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When it comes to “authorization,” Hulu’s Mike Tyson limited series Mike was damned if it did, damned if it didn’t, and probably shouldn’t have bothered at all.
Mike Tyson is pissed off that Mike, created by Steven Rogers and showrun by Karin Gist, was created without his “authorization,” loading up on accusations of racism against the Disney-owned streamer. The biggest problem with Mike, naturally enough, is that it’s far too generous to its unauthorized subject and, realistically, it’s hard to imagine anybody making a more sympathetic story about the former heavyweight champion and convicted rapist.
Cast: Trevante Rhodes and Russell Hornsby, with guest stars Harvey Keitel, Laura Harrier, Li Eubanks, Olunike Adeliyi, and B.J. Minor
Creator: Steven Rogers
Mike isn’t some total puff piece, but it’s way more invested in trying to understand Mike Tyson and the things he has either admitted to doing or been convicted of doing than in actually depicting those things and letting the audience draw their own conclusions. It’s not a big warm hug, but it’s definitely a compassionate pat on the shoulder and not a very perceptive one.
At the same time, the series is infuriatingly structured around the Mike Tyson: Undisputed one-man show that played Las Vegas, Broadway, 36 cities and aired on HBO in 2013. It’s one thing to use a framing device that inevitably will cause your boxing-adjacent drama that’s actually about toxic masculinity to be compared to Raging Bull. Can’t win there. But for an unauthorized version of a person’s story, this is a reminder to viewers that a previous authorized version exists — and an inadvertent acknowledgment that, “Yeah, we didn’t get any deeper here than something that was already widely available.”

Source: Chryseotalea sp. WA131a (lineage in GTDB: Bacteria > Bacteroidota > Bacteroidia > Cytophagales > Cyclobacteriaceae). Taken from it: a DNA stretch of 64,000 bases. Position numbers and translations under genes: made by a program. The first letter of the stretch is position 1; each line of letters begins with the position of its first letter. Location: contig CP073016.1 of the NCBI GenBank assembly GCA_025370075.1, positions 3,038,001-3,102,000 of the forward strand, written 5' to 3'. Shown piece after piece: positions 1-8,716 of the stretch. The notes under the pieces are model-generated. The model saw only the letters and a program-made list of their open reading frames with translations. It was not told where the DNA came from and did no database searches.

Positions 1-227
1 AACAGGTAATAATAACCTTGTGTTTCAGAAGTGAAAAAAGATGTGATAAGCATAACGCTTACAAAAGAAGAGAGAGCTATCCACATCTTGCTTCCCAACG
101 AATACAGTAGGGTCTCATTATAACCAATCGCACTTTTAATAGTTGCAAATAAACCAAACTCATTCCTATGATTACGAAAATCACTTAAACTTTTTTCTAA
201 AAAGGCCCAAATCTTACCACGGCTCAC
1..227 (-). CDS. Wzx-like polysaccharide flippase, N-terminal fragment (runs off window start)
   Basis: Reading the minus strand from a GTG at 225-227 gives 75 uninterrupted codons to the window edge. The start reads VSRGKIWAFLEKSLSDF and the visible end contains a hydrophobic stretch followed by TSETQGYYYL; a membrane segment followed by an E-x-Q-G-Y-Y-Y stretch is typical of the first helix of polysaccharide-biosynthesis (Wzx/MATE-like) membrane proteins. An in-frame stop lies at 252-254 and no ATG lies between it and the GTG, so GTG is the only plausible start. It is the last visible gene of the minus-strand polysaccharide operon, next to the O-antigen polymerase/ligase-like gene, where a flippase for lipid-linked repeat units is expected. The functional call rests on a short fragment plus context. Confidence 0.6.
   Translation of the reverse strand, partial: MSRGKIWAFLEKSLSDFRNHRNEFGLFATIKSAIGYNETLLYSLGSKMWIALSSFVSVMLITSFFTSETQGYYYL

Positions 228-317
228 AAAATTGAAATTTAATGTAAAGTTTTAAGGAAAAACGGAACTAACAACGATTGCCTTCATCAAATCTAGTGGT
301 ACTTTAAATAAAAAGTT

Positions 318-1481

Mike is a Wikipedia entry punctuated by superficial sociological retrospection. Instead of taking us inside Mike Tyson’s head — a place none of us might actually want to spend time — Mike takes us further and further from any unmediated truths about Mike Tyson. It’s a well-acted, flatly told limited series that adds little to the conversation.
Delivered in half-hour increments for reasons that might have made sense to Rogers and the show’s creative team — there is nothing in the pacing that suggests any conscious effort to emulate a boxing match or much of anything — Mike traces Tyson’s (Trevante Rhodes, after brief turns by Zaiden James, Ethan Barrett and B.J. Minor) growth from the streets of Brownsville, Brooklyn, to juvie; from his first meetings with legendary trainer and surrogate father Cus D’Amato (Harvey Keitel) to becoming the youngest heavyweight champ in history; from his unsteady partnership with Don King (Russell Hornsby) to his ill-fated marriage to Robin Givens (Laura Harrier) to the 1991 rape of Desiree Washington (Li Eubanks) and beyond. Though how far beyond is unclear, since the rape and subsequent trial come in the last of five episodes (out of eight total) sent to critics.
At any given point, Mike is using voiceover, scenes from Tyson’s one-man show, flashbacks, flash-forwards — the notorious ear-biting fight with Evander Holyfield actually opens the show — and direct addresses to the camera. Again, it’s an unauthorized limited series, but all the framing devices give the impression that the character of Mike Tyson is authorizing everything we’re seeing or hearing. It all comes from him. No version feels more or less “real” than the others. It’s busy for the sake of being busy. Chill out a little, Mike!